In a sport apparently in need of millennials, California has been attracting them this week. Unfortunately, twenty-something-twitter-memes involving gifs of burning dumpsters is not exactly positive.
Although I don't believe that a cancelled Thursday card signifies the death of the sport on the left coast, I do certainly think California racing isn't hunky dory.
Racing, in a state that would be the eighth largest country (in terms of GDP) in the world, struggles, and it has continually confounded us.
Sure, we can point to the fact that studies completed as far back as 1989 have told them to lower the juice and be more customer-friendly (while they have arguably done the opposite).
We can point to a 12 Monkey's, X-Files CHRB meeting moment where everyone applauded a takeout increase (seriously, could you see any board of directors applauding a price hike..... "Reuters reported the Ford BOD applauded that their cars just got more expensive"). There are seemingly one-hundred issues.
But one issue seems to stand out like a sore thumb. In the land of movie studios and warm weather, it seems things are different with the horse population.
O_Crunk put it this way a month or two ago:
So, we have 74% of the horses in the US working to start. In California, that number drops to 66%.
There are many ways to interpret that, but there sure seems to be something there.
Anecdotally, I noticed similar at the Great Race Place when I was slamming the money through the windows (before the takeout hike, after which I stopped betting) and studying it each day.
Jcapper (a program used to analyze the races) has a nice feature called "Workout Score". This algo looks at frequency and speed of works and assigns a number to the horse. There can be "no score" (horses who rarely, if ever work, but race often, or no data), to a score of 57 or 58, which are lights out, bullet after bullet, every six days or so.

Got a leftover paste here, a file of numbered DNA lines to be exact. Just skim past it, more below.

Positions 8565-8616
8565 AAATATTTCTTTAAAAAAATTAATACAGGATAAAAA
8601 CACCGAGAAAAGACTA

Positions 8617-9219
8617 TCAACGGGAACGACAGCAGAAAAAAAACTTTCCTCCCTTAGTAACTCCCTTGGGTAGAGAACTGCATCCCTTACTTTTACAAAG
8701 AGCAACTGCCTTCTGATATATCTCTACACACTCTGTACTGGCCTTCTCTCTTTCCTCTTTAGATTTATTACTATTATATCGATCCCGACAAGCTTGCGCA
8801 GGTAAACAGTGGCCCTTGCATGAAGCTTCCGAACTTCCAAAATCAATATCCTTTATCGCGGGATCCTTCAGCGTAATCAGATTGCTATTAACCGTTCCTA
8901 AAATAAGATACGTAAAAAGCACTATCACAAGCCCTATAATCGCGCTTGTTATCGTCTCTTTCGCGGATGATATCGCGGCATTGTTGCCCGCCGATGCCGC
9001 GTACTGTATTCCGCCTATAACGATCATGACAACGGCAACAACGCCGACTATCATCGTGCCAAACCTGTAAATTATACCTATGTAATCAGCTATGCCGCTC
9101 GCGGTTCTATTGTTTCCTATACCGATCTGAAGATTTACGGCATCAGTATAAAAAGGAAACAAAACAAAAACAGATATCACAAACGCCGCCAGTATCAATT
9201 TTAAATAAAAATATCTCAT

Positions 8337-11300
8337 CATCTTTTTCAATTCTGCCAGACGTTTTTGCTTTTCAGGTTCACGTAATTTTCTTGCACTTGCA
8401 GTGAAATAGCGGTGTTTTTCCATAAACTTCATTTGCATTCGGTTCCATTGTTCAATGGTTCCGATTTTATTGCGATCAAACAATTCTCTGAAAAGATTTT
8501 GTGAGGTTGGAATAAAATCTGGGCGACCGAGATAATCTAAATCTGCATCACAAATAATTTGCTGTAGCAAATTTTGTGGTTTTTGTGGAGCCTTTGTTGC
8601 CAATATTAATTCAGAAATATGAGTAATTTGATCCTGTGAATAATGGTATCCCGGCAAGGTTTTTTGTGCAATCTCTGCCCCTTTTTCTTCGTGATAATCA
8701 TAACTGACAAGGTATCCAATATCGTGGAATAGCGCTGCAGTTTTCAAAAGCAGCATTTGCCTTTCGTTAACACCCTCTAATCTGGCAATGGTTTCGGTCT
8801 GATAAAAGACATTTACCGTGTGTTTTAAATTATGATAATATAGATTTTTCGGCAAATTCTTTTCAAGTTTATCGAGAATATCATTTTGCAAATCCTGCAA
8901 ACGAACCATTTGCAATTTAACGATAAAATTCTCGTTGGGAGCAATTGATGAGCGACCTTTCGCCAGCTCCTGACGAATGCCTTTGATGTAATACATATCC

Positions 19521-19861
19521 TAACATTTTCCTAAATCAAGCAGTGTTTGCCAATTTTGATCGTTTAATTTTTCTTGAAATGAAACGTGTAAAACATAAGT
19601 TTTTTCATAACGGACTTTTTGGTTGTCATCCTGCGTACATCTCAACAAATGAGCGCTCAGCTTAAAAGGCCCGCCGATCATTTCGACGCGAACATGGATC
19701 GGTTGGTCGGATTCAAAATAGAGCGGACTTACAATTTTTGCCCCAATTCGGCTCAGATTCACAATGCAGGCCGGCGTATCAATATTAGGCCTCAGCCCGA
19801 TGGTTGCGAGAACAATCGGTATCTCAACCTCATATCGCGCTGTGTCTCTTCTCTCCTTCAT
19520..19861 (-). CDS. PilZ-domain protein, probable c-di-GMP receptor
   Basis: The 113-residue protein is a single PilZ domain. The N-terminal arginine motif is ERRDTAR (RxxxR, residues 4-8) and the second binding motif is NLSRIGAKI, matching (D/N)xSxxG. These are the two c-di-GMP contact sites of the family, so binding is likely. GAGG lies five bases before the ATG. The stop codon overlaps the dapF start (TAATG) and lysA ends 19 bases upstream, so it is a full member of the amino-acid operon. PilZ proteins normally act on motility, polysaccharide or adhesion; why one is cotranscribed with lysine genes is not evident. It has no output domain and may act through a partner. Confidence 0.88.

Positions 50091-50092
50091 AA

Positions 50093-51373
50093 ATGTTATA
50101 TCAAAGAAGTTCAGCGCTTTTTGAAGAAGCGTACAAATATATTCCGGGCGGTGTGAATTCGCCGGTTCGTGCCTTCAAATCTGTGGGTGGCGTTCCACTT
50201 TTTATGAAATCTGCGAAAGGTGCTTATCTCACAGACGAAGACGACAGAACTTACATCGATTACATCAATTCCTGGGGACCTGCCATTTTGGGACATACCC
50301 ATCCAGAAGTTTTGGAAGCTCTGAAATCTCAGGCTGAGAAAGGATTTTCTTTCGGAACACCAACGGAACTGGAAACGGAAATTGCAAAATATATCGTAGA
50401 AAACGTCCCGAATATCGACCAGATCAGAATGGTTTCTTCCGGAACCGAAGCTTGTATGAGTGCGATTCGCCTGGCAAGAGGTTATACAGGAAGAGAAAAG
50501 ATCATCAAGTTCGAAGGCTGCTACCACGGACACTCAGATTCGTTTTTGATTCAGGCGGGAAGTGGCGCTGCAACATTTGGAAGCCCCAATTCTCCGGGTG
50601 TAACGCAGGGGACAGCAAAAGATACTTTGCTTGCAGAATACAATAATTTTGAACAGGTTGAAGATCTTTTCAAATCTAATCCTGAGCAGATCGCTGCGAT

I noticed, again anecdotally, that California trainers seem to have so many big scores compared to other trainers. I see it even to this day, with shippers. If there's a "57", chances are it's a Baffert, or Miller, or O'Neill.
Analyzing the data deeper (to make it more encompassing and less anecdotal) let's have a look at workout scores from 2106, at Santa Anita, Gulfstream and Belmont.
The differences are striking.
I do want to be perfectly clear - in a world where I follow both Trump haters and likers, where I see the same data being spun based on that view in back to back tweets - we can't be guilty of the same thing.
The above data should not be used to form a conclusion, but be treated as something that needs to be examined further. There could be some chicken or egg (workout times are expressive of the inventory and not the other way around), no charted works could happen more often in the east, etc. As well, this data should be subset, and subset again, probably being buttressed or eliminated via in-person interviews and field tests.
However, it does appear that - for whatever reason - a whole lot more horses do their racing in the morning in California.
I have always been of the opinion that California's issues have been deeper than most think. It's more than raising prices and thinking it's a great idea. It's more than what we read on twitter when the stews don't bring a horse down.
It has always seemed cultural and structural and these are the most difficult problems to solve. For that reason, I think Tim Ritvo is up against it. I wish him luck.
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